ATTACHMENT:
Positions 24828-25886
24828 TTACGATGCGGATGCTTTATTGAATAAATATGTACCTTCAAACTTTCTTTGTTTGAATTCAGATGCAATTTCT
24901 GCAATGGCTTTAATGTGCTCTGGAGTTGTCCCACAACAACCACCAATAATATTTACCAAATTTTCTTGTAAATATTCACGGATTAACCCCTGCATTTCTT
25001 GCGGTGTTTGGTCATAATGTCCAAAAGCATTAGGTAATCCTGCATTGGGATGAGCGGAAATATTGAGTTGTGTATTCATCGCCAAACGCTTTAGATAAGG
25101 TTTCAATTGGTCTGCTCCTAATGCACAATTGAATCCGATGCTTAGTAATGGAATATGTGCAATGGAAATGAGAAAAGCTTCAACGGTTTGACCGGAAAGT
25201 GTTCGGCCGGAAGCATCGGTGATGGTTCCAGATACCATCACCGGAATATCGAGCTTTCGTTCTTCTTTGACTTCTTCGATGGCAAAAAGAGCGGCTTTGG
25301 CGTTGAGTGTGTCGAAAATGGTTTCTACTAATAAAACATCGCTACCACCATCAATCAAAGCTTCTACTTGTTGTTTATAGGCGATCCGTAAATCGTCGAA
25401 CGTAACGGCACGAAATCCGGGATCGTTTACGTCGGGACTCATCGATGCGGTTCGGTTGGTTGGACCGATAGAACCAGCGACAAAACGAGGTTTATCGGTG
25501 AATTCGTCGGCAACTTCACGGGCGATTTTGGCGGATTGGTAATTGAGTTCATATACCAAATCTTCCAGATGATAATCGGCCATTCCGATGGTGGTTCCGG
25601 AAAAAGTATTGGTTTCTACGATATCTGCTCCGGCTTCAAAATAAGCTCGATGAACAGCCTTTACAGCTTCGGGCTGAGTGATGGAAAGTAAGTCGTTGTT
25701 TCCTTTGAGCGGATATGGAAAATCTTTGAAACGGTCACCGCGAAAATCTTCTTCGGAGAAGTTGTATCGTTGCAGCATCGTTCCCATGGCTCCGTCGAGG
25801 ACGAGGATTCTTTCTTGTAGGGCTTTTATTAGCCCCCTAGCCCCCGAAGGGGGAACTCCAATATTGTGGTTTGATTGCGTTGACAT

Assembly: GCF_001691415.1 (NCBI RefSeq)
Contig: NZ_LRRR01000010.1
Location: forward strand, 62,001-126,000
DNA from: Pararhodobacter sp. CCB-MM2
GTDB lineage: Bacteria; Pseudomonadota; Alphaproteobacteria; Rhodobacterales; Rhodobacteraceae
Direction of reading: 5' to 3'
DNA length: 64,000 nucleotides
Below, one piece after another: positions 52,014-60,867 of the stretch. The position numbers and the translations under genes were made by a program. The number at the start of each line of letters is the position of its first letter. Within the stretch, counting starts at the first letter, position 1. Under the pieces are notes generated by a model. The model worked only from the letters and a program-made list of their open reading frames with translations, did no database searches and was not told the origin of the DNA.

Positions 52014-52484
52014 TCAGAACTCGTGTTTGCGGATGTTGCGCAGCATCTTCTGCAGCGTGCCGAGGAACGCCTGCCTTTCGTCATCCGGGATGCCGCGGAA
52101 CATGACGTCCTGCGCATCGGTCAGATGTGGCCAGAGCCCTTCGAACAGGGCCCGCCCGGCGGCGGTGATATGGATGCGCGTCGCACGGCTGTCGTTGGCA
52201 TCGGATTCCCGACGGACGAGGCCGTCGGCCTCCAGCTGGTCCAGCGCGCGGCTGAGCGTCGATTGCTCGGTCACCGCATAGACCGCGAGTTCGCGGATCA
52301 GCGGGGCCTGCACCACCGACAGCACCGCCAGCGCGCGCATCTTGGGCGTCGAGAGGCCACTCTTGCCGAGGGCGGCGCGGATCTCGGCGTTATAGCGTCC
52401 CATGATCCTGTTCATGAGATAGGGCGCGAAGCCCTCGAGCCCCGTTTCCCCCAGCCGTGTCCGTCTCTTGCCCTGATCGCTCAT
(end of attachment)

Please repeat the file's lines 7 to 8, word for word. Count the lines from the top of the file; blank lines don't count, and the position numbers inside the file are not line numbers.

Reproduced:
25301 CGTTGAGTGTGTCGAAAATGGTTTCTACTAATAAAACATCGCTACCACCATCAATCAAAGCTTCTACTTGTTGTTTATAGGCGATCCGTAAATCGTCGAA
25401 CGTAACGGCACGAAATCCGGGATCGTTTACGTCGGGACTCATCGATGCGGTTCGGTTGGTTGGACCGATAGAACCAGCGACAAAACGAGGTTTATCGGTG